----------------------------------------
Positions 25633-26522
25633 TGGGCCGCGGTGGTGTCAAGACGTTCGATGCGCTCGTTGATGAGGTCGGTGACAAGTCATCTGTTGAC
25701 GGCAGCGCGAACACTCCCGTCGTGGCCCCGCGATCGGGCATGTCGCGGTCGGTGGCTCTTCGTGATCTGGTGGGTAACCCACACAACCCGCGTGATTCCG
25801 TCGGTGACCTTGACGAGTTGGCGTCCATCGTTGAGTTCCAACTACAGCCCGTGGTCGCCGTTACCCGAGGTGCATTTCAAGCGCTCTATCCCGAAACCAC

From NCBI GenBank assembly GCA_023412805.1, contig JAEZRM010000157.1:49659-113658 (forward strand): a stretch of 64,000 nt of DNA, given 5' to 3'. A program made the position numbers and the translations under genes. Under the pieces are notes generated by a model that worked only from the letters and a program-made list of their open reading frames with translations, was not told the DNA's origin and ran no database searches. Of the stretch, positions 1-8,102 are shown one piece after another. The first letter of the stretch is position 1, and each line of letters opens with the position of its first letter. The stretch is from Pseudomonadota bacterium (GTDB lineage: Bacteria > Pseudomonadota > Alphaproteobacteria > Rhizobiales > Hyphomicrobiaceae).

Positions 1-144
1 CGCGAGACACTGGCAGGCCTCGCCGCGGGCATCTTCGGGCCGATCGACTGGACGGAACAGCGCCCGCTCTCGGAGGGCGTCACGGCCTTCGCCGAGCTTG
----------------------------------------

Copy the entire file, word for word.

Positions 25633-26522
25633 TGGGCCGCGGTGGTGTCAAGACGTTCGATGCGCTCGTTGATGAGGTCGGTGACAAGTCATCTGTTGAC
25701 GGCAGCGCGAACACTCCCGTCGTGGCCCCGCGATCGGGCATGTCGCGGTCGGTGGCTCTTCGTGATCTGGTGGGTAACCCACACAACCCGCGTGATTCCG
25801 TCGGTGACCTTGACGAGTTGGCGTCCATCGTTGAGTTCCAACTACAGCCCGTGGTCGCCGTTACCCGAGGTGCATTTCAAGCGCTCTATCCCGAAACCAC

From NCBI GenBank assembly GCA_023412805.1, contig JAEZRM010000157.1:49659-113658 (forward strand): a stretch of 64,000 nt of DNA, given 5' to 3'. A program made the position numbers and the translations under genes. Under the pieces are notes generated by a model that worked only from the letters and a program-made list of their open reading frames with translations, was not told the DNA's origin and ran no database searches. Of the stretch, positions 1-8,102 are shown one piece after another. The first letter of the stretch is position 1, and each line of letters opens with the position of its first letter. The stretch is from Pseudomonadota bacterium (GTDB lineage: Bacteria > Pseudomonadota > Alphaproteobacteria > Rhizobiales > Hyphomicrobiaceae).

Positions 1-144
1 CGCGAGACACTGGCAGGCCTCGCCGCGGGCATCTTCGGGCCGATCGACTGGACGGAACAGCGCCCGCTCTCGGAGGGCGTCACGGCCTTCGCCGAGCTTG